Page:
There is often a disconnect in communication and reporting among the marketing and sales / business development teams in life science companies that makes the calculation of ROI less relevant, or just flat out less correct, than it should be. Each team or division generally focuses largely on what they can control and what their end-goals are. Usually for life sciences marketing teams the metric of choice is leads, and for sales teams the metrics of choice are sales and conversion rate. Considered separately, these metrics do not form a holistic approach that considers the interests of the company.
Primarily at odds when marketing and sales metrics are considered and reported separately is lead quality. As most marketers and practically all salespeople know, poorly designed or poorly targeted marketing communications can often generate large amounts of poor-quality leads. The large volume of leads will look good for marketing, but ultimately will be bad for sales, as few of the leads will convert. Because of this, an overarching reporting structure that considers both leads and sales should be implemented which tracks lead capture and development over the complete cycle. With such an overarching reporting structure, a better understanding of ROI can be gained.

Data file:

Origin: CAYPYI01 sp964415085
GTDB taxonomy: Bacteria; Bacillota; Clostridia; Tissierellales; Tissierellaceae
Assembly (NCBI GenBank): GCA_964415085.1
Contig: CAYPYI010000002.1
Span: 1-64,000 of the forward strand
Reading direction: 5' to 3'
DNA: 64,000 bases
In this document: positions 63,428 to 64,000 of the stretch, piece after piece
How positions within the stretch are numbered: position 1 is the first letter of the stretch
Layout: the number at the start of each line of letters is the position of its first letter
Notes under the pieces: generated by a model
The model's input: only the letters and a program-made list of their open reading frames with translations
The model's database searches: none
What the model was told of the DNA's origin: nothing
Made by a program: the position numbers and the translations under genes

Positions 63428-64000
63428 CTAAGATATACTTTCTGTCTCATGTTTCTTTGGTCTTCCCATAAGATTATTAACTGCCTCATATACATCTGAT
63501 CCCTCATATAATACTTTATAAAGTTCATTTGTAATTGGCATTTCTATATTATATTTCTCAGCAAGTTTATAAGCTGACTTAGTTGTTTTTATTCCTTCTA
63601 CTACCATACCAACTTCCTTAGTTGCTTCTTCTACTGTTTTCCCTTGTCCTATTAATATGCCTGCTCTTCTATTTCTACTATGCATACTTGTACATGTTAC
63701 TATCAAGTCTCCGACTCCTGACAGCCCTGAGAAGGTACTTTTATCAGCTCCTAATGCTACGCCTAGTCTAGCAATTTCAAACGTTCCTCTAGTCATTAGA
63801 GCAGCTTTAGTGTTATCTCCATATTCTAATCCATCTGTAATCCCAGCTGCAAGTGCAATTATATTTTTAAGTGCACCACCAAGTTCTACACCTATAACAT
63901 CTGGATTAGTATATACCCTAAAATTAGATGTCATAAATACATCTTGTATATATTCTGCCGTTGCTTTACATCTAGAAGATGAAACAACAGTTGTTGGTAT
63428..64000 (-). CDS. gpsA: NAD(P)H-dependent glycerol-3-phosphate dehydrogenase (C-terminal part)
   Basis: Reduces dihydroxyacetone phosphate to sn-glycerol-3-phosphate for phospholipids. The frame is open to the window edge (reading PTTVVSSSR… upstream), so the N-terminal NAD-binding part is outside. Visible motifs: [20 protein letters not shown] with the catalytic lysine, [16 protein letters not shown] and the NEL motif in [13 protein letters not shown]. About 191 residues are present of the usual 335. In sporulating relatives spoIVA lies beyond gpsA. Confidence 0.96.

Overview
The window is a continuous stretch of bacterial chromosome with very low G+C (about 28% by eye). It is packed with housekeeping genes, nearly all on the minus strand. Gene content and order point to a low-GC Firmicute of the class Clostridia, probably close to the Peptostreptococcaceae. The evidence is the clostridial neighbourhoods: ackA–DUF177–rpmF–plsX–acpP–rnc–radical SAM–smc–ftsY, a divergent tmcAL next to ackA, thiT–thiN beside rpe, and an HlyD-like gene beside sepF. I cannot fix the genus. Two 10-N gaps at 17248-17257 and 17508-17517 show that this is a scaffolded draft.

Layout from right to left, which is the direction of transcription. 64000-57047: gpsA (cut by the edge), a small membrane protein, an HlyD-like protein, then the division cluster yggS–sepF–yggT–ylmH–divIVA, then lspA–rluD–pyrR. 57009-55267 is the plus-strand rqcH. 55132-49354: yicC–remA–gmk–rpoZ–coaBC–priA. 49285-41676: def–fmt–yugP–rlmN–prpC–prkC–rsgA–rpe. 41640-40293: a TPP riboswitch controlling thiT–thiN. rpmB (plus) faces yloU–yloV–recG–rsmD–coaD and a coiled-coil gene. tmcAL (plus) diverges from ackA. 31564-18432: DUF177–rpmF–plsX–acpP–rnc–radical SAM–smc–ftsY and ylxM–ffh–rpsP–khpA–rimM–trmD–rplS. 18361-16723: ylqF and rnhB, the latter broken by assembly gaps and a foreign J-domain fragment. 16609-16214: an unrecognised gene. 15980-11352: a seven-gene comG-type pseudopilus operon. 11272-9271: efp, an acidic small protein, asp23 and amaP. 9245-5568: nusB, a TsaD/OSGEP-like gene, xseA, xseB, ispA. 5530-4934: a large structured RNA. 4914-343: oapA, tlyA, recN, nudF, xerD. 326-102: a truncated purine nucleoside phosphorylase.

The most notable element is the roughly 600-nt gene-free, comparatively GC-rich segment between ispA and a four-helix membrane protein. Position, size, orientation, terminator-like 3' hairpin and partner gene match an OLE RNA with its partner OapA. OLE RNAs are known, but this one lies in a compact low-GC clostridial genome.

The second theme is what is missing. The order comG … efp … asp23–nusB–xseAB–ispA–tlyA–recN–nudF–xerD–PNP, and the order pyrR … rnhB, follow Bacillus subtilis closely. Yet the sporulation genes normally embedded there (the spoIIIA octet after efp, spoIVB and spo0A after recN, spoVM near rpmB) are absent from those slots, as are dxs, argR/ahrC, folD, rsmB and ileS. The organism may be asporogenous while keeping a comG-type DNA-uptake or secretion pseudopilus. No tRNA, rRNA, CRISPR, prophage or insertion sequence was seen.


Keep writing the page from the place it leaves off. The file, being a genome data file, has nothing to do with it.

Simply reporting a more holistic measure of ROI is not sufficient, however, as ultimately companies are not interested in reports, but in revenues. Certainly there are many problems that can be identified and subsequently fixed through improved reporting, however there need to be methods of direct contact, information flow, and feedback between marketing and sales teams.
Some products may not require sales teams, and for these products marketing will directly lead to sales without the intermediate step of lead generation. While in these situations it is easy for ROI to be measured, for many products and virtually all services it is not so simple. In these situations marketing and sales must collaborate, and data from one function must be related to data from the other. Only with more holistic approaches can a meaningful measure of ROI be grasped and meaningful strategies developed to increase it.